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Photo courtesy of Skyhorse Publishing

Looking back on being ahead of his time

Eli Wolfe | Edited by Nan Wiener | October 19, 2011 | Story Politics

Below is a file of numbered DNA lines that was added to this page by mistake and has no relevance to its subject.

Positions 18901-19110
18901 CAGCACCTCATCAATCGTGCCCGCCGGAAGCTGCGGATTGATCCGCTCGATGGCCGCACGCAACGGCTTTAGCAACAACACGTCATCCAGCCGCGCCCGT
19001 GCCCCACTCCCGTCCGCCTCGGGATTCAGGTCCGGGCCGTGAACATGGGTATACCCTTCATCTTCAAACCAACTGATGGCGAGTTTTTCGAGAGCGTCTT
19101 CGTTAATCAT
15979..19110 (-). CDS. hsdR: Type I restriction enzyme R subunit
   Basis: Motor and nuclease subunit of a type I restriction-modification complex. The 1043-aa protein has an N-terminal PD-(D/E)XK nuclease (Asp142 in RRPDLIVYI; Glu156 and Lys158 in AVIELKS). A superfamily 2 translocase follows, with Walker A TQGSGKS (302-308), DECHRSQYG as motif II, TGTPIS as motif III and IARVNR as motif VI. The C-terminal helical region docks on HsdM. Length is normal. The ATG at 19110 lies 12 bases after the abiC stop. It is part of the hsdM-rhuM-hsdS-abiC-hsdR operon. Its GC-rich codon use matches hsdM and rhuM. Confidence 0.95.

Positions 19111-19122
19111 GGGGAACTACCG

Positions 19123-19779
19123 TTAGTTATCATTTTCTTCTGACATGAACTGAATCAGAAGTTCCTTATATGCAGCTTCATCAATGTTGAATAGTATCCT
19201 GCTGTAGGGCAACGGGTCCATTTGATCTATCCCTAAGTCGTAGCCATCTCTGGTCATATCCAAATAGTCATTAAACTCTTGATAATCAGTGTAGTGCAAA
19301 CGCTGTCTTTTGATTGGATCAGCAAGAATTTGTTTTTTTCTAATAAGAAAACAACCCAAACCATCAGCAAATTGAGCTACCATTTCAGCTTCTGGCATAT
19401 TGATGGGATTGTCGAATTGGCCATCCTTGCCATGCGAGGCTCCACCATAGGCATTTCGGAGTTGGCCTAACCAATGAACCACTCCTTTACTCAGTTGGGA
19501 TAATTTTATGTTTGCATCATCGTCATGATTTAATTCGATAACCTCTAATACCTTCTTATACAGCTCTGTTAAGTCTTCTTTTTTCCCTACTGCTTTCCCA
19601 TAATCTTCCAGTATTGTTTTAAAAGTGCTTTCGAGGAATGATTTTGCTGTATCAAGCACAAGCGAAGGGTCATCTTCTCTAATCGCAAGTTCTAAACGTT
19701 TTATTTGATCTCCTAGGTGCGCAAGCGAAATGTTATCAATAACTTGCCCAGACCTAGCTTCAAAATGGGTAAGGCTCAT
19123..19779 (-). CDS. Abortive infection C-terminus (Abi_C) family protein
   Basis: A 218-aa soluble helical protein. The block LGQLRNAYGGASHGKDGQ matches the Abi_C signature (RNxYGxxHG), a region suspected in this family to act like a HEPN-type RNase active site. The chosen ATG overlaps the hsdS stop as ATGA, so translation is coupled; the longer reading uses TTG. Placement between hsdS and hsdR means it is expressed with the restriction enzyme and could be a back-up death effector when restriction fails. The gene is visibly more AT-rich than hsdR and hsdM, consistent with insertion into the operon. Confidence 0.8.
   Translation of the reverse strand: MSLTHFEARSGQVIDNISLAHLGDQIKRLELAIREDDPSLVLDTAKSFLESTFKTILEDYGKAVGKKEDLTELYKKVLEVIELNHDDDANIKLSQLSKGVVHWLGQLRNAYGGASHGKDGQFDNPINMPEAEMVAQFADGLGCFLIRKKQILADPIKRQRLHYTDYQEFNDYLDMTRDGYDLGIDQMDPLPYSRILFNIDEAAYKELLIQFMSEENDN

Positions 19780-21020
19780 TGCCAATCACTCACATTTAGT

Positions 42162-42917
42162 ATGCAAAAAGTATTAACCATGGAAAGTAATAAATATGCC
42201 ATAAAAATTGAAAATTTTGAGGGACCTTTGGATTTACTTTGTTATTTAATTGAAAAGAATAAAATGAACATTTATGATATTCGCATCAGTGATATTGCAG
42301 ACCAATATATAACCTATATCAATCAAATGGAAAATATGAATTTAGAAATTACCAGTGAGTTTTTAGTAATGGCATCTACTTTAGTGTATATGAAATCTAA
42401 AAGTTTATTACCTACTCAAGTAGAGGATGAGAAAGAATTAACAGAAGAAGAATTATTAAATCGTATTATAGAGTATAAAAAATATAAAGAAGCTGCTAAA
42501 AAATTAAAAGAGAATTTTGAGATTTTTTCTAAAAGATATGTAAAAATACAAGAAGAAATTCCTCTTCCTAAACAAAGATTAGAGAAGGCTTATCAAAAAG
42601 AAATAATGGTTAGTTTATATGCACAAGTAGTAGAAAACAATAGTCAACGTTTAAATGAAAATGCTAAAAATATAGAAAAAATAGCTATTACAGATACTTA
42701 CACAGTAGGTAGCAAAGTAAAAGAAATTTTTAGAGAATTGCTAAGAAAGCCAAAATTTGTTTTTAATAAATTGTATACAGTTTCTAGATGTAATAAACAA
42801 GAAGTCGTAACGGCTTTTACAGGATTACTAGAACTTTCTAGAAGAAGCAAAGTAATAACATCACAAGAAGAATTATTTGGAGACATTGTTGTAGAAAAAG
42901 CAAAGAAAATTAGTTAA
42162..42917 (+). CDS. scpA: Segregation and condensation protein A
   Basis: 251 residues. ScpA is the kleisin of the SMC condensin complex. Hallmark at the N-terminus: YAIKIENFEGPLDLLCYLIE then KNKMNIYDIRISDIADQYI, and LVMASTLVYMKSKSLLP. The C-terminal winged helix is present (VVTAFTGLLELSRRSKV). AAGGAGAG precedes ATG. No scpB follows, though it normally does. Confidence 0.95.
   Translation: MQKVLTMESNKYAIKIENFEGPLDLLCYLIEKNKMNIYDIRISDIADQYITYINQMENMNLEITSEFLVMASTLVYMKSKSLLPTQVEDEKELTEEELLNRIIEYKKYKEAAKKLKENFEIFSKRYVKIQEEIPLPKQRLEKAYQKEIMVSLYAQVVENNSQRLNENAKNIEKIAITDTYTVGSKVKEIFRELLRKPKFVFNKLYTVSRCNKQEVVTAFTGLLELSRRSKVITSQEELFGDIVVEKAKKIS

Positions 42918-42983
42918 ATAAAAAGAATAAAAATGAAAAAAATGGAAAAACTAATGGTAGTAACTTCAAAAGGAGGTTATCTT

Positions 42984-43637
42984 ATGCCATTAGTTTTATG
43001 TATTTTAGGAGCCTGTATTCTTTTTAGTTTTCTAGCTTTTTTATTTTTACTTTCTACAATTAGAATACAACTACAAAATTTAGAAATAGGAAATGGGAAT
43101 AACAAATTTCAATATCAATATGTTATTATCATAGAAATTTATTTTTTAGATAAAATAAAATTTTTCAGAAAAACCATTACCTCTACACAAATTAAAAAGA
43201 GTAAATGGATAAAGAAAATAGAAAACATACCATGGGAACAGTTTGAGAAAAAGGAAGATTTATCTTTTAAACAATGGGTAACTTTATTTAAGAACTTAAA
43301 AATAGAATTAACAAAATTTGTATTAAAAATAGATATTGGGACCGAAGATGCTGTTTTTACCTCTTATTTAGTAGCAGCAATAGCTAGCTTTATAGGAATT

Most people around here are familiar with San Francisco resident James C. Hormel’s biggest coup: In 1999, he became the nation’s highest-ranking openly gay official when he was made ambassador to Luxembourg. But his new memoir, Fit to Serve, shows him to be a man of much wider philanthropic and political accomplishment, both in the Bay Area and on the national scene. (Some stories get personal, too: When Bill Clinton once admired his leopard-print tie at a reception, Hormel took it off and gave it to him.) The charming and savvy Hormel is still a bit of a man about town, serving on boards, working on the occasional political campaign, and attending galas, often with his twentysomething boyfriend. (“Our running joke was that he was a sophomore; I was a senior,” Hormel writes with characteristic self-deprecating humor.) Here, a highlight reel of his life and times.



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